|MISSISSIPPI STEAMBOAT MEN IN MARK TWAIN'S WRITINGS|
The spelling of the name "Absalom" is open to question. His death certificate records the spelling as "Absolom." According to Absolom Grimes's death certificate, he was born August 16, 1834. However, in his personal memoirs edited by his biographer M. M. Quaife, Grimes related he was born on August 22, 1834 in Anchorage, Jefferson County, Kentucky near Louisville.
Shortly after his birth, the family moved to St. Louis. His father
William Leander Grimes was a pilot on the WILLIAM WALLACE one of the first Upper
Mississippi steamboats. The WILLIAM WALLACE operated between Dubuque, Iowa and
St. Louis. The boat was owned by Captain Absalom Carlisle whom Ab was named
after. In 1850 Grimes became a messenger boy for the Morse Telegraph Co. in
St. Louis and actually delivered a telegram into the hands of Jenny Lind when
she was in the city to give a concert. In the fall of 1850 he became a cub pilot
under his father on the UNCLE TOBY and got his license in 1852. Grimes served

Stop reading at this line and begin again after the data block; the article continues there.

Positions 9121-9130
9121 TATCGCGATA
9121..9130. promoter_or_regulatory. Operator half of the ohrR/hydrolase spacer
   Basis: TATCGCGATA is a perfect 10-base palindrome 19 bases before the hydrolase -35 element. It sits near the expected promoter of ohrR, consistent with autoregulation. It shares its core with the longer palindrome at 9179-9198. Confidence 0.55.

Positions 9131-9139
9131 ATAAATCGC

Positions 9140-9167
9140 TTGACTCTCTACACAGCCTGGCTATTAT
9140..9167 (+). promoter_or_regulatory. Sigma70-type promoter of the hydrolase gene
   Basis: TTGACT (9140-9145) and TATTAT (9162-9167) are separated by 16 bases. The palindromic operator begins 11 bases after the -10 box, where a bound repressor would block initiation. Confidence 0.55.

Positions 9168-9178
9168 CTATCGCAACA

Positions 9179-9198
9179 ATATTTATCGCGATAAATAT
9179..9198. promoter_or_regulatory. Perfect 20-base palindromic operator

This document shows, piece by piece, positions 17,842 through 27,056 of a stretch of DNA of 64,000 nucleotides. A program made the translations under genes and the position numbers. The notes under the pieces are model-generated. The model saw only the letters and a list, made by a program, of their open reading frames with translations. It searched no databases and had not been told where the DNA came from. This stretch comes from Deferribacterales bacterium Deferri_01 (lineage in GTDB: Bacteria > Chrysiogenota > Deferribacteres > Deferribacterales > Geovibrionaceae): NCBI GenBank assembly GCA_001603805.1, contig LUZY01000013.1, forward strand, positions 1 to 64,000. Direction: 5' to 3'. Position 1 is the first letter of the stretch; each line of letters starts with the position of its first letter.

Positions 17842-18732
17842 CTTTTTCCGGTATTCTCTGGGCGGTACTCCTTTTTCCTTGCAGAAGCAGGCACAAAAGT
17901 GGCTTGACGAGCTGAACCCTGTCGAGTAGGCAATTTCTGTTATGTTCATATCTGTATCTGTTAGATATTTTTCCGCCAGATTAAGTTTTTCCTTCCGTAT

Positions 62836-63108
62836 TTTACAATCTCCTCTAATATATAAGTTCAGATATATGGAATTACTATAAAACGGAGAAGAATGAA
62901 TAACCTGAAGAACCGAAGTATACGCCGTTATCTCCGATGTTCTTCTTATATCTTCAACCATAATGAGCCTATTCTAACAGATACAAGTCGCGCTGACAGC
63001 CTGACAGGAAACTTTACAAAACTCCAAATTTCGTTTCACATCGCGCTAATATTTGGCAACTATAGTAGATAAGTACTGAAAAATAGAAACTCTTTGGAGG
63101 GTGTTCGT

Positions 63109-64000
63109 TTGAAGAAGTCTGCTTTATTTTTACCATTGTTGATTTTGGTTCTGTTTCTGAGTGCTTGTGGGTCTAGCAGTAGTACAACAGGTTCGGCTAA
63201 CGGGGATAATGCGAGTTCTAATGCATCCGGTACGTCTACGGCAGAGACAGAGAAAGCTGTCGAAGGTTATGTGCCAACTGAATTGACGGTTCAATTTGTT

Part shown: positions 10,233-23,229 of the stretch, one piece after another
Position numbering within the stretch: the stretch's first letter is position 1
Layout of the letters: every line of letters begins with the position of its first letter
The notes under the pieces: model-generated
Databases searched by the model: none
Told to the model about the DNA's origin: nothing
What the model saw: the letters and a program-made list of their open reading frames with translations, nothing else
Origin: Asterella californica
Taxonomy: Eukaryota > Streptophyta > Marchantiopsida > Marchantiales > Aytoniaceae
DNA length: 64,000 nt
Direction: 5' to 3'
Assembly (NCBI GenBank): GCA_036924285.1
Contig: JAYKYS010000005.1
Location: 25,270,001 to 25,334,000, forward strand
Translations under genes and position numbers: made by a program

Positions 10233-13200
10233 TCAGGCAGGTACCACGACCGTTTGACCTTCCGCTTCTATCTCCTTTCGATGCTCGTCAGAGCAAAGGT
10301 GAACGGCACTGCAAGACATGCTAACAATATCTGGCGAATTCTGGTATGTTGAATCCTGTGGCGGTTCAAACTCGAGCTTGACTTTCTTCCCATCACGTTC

as a steamboat pilot between St. Louis and St. Paul from 1852 to 1861. He was
serving on the SUNSHINE when the war broke out in 1861.
- from Absalom Grimes, Confederate Mail Runner, edited from Captain Grimes' Own Story. By M .M. Quaife. New Haven: Yale Univ. Press, 1926.
Grimes' autobiography CAMPAIGNING
WITH MARK TWAIN details his Civil War experiences with Sam Clemens.
|Clemens comments: The rest of my war
experience was of a piece with what I have already told of it. We kept monotonously
falling back upon one camp or another, and eating up the country. I marvel
now at the patience of the farmers and their families. They ought to have
shot us; on the contrary, they were as hospitably kind and courteous to
us as if we had deserved it. In one of these camps we found Ab Grimes, an
Upper Mississippi pilot, who afterwards became famous as a dare-devil rebel
spy, whose career bristled with desperate adventures. The look and style
of his comrades suggested that they had not come into the war to play, and
their deeds made good the conjecture later. They were fine horsemen and
good revolver-shots; but their favorite arm was the lasso. Each had one
at his pommel, and could snatch a man out of the saddle with it every time,
on a full gallop, at any reasonable distance.
- Private History of a Campaign that Failed
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